Climate change can be a matter of life or death. It poses one of the greatest challenges to humanity, especially amongst the impoverished around the world. A new, emotional and provocative feature, Kadvi Hawa/Dark Wind, directed by filmmaker Nila Madhab Panda, through Eleenora Images, and shot on KODAK Super 16mm film, aims to bring a voice to the issue from a part of the world that makes no contribution to the global carbon footprint.
Set in a village in the drought-ravaged region of Bundelkhand, India, which has seen hardly any rain for 15 years, Kadvi Hawa is the story of Hedu and Gunu Babu. Hedu, an old, blind father, lives in trepidation that his farmer son is on the brink of committing suicide due to his inability to grow crops and pay back an outstanding bank loan. Gunu is a strident loan recovery agent from the Indian coastal belt of Odisha, an area that frequently experiences devastating cyclones. Gunu, who has a growing list of suicides attributed to him locally and is known as 'Death God,' is resolved to recover the loan so that he can move his family out of that area to safety. Initially at odds, the two men gradually develop a special bond of mutual understanding as they realize they are two sides of the same coin.
The production was filmed in the Chambal region of Rajasthan, India, under the critical eyes of cinematographer Ramanuj Dutta.
“Although Kadvi Hawa is a work of fiction, Nila’s film is inspired by real accounts of real people suffering from the extreme effects of global warming. It is not so much about the socio-economic impact but more a look at the emotional impact of climate change,” Dutta said.
“As soon as I read the script, I had no hesitation in recommending to Nila that we should shoot Kadvi Hawa on Super 16mm film. I wanted to portray, through the visual aesthetic, the real harshness of life in that region, and to do this by over-exposure combined with grain texture – to create images that looked hot, harsh and drained of color. Film emulsion lets you play with the highlights and has texture that would complement the mood of the narrative. The further advantage of Super 16mm film is that it is very pocket-friendly. Nila and our producers were very encouraging, and fully-embraced my proposal.”
Framing in 1.85:1 aspect ratio, Dutta selected an ARRI 416 camera, fitted with old Zeiss Prime lenses for the shoot, framing the image in an observational documentary style.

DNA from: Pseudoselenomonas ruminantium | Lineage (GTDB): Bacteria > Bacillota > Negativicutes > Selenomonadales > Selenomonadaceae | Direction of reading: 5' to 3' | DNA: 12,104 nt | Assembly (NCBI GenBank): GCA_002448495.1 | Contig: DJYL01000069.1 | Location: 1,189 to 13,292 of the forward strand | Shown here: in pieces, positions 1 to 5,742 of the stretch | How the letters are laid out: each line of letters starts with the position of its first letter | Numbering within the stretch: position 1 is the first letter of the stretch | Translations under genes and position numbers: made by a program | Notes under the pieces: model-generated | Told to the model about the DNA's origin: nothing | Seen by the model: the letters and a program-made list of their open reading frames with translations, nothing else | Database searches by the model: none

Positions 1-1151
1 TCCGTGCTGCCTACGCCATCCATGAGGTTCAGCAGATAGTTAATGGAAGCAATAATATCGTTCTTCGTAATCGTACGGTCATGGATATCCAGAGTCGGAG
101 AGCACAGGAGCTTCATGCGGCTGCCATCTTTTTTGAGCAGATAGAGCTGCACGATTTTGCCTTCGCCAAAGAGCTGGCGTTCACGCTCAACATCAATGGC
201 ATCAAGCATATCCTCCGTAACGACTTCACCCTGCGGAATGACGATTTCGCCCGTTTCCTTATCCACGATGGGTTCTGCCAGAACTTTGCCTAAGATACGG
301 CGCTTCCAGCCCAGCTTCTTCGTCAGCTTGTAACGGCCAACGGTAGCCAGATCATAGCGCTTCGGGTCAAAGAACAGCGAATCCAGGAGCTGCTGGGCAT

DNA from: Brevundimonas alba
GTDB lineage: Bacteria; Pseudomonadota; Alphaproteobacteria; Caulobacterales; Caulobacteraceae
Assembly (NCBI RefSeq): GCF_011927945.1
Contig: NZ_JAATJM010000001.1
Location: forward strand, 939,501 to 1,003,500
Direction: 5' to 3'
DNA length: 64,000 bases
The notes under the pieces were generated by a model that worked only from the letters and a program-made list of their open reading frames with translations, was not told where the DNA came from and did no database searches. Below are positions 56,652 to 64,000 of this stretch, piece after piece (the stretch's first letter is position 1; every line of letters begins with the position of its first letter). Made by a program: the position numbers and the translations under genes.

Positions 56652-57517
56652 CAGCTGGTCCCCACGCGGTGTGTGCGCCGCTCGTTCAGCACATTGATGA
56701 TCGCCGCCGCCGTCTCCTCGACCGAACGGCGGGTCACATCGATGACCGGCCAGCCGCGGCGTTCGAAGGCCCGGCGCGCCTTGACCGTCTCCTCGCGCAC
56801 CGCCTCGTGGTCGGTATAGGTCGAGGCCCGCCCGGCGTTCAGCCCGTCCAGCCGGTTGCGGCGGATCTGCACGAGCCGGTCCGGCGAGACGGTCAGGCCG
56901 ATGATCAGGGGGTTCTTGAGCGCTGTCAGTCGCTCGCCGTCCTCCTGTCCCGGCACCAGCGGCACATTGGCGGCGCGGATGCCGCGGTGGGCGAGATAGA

“When you shoot digitally, the eyes can get really tired from observing so much sharpness on screen,” Dutta said. “Capturing on film emulsion with the Zeiss glass, delivers a softer image but with subtle and lovely color depth, especially on faces and skin tones. This was important as our film had several different skin tones. Framing in 1.85:1 gave me the opportunity for emotionally-dramatic compositions, while also leveraging the maximum resolution of Super 16mm image area.”
Supported by Amit Sherigar, business development manager for Kodak in Mumbai, Dutta used KODAK VISION3 200T Color Negative Film 7213 to shoot the day exteriors, and VISION3 500T Color Negative Film 7219 for day interiors and night scenes. Filming took place for a month, at the height of the 2016 summer, in temperatures soaring between 115ºF and 125ºF. Film processing was done at The Film Lab in Mumbai.
“Kodak tungsten filmstocks provided a really good starting point for the overall bleached-out look, as they have nice low contrast and are not overly saturated with color. They also work well together in the final cut,” Dutta explained. “During the day, we shot in available light, avoiding the top light between noon and 3 p.m. For the daylight exteriors scenes, in particular, I knew I could overexpose the 200T in bright sunlight and still have details in the highlights. I decided to take the overexposure a step further by pull-processing one-stop at the lab. For the night scenes, I used minimal directional light, creating longer, harsher shadows. The texture, grain and look on the final results were just what I had hoped for.”
As for shooting in the searing heat, Dutta said, “Even by Indian standards, that was extremely hot and our skins were peeling off by the end. We kept the negatives in cool, air-conditioned storage, and the film camera performed perfectly well during the shoot. I am not sure whether a digital camera would automatically survive in that sort of extreme heat, especially with the complications of fan controls.”
For Dutta, Kadvi Hawa marked a return to shooting on film after an absence of five years. “I prefer working this way. It’s like mathematics. You calculate your filmstock and plan the shoot around that. Everyone – the crew, cast and producers – know there’s a finite resource running through the camera, and they react accordingly, with concentration and discipline. With this approach and shooting on Super 16mm production become very cost-effective.
“More importantly though, climate change is here. We can feel it, and it’s a real-life tragedy. While Kadvi Hawa is a local story, the questions raised are of global concern. A story of this importance needed film. Emulsion is at the heart this film.”